It's a terrible problem that causes enormous avoidable patient suffering, infections, and years of follow up care for some patients. And then there are the lawsuits.
But there was a catch: the state Legislature would first have to approve the project. With the state budget in perpetual crisis, there have been delays. And more delays. The University of California San Francisco was supposed to get the contract, but for reasons that remain unexplained, that deal fell apart. Then the contract went to researchers at the University of California Davis.
"The contracting issues, for reasons [state officials] would have to explain, turned out to take much longer than anyone anticipated," explains Kenneth Kizer, MD, director of the Institute for Population Health Improvement at the UC Davis Health System and the investigator heading the project.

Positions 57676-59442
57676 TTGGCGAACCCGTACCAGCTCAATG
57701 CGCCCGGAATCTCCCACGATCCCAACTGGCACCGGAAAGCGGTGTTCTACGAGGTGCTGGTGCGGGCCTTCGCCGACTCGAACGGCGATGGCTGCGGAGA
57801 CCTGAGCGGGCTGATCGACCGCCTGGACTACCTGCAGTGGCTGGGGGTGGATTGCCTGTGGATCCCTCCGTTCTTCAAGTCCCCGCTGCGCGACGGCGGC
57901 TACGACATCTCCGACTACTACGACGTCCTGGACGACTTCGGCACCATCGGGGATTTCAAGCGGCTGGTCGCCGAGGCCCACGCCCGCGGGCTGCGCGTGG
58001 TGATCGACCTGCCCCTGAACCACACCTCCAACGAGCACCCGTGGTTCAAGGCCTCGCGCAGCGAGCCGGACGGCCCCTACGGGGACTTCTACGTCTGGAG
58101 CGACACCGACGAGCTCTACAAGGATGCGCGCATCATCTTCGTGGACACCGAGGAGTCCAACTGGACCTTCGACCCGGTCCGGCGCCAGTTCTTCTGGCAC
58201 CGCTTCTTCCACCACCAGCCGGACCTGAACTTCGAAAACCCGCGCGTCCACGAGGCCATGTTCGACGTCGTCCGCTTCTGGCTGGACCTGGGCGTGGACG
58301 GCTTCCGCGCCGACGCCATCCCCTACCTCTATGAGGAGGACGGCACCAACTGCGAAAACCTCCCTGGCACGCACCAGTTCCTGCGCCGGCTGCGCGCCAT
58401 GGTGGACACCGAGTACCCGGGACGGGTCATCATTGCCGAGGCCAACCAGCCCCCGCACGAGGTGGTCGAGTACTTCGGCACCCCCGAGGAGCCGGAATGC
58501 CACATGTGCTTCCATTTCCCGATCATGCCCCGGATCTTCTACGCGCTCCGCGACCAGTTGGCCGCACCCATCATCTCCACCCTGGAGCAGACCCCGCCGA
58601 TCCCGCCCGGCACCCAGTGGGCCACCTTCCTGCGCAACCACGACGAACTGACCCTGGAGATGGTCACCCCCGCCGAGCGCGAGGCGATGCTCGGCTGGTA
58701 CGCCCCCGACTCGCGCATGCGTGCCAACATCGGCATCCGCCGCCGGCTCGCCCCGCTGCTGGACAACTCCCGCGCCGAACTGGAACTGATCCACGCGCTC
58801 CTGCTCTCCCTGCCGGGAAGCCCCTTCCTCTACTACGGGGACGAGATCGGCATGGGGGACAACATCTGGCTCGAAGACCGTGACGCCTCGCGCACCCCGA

Once the contract was executed, he says, "It was sufficiently past the date that the project was due to be finished, and we had to get a contract amended to extend the timeline."
Now, he says, a new, $825,000 contract is "in the throes of being executed."
It calls for his team to analyze surgical adverse events, including retained items, and figure out why they happen and how they can be prevented.